Paragliding instructor Scott Mason recently demonstrated the astonishing activity he has pioneered called parahawking, wherein a trained bird of prey guides him on flights to thermal columns that make his aerial trips longer and more birdlike.
Footage taken September 28 over Spain, shows Mason and a tandem paraglider as they are accompanied by a trained vulture. The bird goes back and forth between landing on the stick attached to Mason’s camera, and flying alongside the men, never more than a few yards away.
Mason told Storyful he pioneered parahawking to raise awareness for birds of prey across Asia and Europe, and has since turned it into a tourist attraction.
“My aim was to create awareness, to portray them in a more positive light and educate people about the important role they play in our ecosystem,” Mason told Storyful.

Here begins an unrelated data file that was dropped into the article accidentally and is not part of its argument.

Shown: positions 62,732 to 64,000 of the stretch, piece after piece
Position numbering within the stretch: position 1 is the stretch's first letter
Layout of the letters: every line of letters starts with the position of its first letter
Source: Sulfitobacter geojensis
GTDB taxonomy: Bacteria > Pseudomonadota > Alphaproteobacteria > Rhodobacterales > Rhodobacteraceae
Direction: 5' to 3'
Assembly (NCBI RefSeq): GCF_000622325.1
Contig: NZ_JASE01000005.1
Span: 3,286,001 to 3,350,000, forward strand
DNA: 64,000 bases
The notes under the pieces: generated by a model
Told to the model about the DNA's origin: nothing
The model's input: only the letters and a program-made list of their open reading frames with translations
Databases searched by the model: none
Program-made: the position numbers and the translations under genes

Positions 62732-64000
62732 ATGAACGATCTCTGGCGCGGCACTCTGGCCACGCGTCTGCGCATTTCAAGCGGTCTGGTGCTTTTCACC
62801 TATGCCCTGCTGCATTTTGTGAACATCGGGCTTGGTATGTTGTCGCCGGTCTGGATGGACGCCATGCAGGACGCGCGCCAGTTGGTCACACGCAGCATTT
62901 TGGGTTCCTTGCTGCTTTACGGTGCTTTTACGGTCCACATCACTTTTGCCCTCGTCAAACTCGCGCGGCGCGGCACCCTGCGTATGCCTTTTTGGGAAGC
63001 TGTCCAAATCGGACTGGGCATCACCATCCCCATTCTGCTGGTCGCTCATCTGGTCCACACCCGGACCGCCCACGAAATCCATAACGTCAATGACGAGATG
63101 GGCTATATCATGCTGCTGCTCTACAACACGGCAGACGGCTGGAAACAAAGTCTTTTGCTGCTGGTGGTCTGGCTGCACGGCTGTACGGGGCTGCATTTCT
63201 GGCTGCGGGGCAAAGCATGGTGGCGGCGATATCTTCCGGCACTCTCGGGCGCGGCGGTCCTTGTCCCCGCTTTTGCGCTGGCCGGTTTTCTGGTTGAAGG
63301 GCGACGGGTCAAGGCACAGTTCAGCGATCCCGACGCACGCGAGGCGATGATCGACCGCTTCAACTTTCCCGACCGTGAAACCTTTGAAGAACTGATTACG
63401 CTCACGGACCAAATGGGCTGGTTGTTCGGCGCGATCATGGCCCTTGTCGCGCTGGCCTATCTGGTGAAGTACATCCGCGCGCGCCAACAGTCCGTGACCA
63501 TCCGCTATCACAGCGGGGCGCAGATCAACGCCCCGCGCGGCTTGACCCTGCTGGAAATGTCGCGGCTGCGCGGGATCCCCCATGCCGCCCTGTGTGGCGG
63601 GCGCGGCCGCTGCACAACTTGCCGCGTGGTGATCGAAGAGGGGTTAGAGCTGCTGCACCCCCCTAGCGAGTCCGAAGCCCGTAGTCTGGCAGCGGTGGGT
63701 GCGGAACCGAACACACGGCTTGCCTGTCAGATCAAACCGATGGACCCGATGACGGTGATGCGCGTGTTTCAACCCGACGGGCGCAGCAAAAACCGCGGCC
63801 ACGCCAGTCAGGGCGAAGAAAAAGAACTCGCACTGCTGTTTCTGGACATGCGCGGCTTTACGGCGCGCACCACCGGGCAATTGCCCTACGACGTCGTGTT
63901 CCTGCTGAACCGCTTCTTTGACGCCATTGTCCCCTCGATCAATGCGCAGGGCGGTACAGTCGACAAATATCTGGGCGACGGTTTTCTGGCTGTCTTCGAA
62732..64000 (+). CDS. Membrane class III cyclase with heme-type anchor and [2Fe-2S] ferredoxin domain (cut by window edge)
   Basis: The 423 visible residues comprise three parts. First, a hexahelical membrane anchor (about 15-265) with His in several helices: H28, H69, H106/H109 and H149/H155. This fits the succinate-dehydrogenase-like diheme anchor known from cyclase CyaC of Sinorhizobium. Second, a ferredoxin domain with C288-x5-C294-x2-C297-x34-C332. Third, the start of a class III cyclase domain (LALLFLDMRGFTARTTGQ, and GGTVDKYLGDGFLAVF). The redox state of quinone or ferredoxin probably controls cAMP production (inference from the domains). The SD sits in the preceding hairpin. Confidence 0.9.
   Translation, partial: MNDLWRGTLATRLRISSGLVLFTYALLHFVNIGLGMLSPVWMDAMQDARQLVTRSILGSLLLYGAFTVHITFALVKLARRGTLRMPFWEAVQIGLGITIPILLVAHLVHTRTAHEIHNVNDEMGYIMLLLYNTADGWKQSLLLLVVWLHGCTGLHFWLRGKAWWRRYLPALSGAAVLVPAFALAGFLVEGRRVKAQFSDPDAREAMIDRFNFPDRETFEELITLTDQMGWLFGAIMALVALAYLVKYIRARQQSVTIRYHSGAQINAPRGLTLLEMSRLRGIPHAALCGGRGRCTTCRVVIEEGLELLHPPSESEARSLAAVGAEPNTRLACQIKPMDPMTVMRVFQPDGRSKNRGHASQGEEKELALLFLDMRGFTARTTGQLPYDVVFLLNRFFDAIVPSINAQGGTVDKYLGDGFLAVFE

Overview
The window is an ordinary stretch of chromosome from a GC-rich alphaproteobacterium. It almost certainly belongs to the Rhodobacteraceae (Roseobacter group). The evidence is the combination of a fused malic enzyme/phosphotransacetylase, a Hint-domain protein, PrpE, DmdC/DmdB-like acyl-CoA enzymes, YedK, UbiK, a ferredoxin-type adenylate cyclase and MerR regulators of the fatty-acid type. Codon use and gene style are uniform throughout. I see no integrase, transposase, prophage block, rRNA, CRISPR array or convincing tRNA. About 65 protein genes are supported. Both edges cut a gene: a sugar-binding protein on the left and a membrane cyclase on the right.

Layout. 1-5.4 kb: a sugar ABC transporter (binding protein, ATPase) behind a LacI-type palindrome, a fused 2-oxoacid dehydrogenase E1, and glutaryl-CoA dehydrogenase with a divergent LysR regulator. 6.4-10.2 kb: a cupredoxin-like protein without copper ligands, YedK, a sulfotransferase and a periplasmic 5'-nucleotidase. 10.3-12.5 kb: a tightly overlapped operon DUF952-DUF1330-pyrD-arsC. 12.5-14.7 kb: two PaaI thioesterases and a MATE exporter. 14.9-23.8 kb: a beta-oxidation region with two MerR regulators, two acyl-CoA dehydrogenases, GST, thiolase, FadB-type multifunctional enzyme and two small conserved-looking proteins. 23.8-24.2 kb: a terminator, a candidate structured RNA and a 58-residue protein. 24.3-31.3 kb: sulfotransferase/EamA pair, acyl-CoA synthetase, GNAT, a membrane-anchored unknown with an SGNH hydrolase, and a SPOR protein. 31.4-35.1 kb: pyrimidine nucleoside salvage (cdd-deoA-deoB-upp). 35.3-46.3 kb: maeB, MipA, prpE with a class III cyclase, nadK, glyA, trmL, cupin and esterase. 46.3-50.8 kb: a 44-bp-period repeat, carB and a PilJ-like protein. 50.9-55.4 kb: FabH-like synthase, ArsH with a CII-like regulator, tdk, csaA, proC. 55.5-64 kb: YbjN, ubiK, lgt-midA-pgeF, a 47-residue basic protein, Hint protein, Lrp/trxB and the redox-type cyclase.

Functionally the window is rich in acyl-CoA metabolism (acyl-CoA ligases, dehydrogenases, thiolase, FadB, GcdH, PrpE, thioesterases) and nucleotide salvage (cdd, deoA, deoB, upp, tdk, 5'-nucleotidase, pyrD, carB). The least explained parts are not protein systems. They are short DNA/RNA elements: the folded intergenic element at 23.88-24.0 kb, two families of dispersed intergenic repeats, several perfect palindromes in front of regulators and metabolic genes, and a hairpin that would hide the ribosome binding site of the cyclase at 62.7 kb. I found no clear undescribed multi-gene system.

Mason has been training birds since he was 10. According to Outside, Mason or the tandem companion holds some meat in a glove and sporadically rewards the bird with it.
Mason explained the birds’ role as guides to Outside, saying, “Thermals are rising columns of warm air that are created when the sun heats the ground. They provide lift for paragliders and soaring birds such as vultures, allowing them to save energy. Because birds such as eagles, hawks, and vultures instinctively conserve energy while flying and have a natural ability to find thermals, they provide the perfect thermal marker for paragliders.” Credit: Scott Mason via Storyful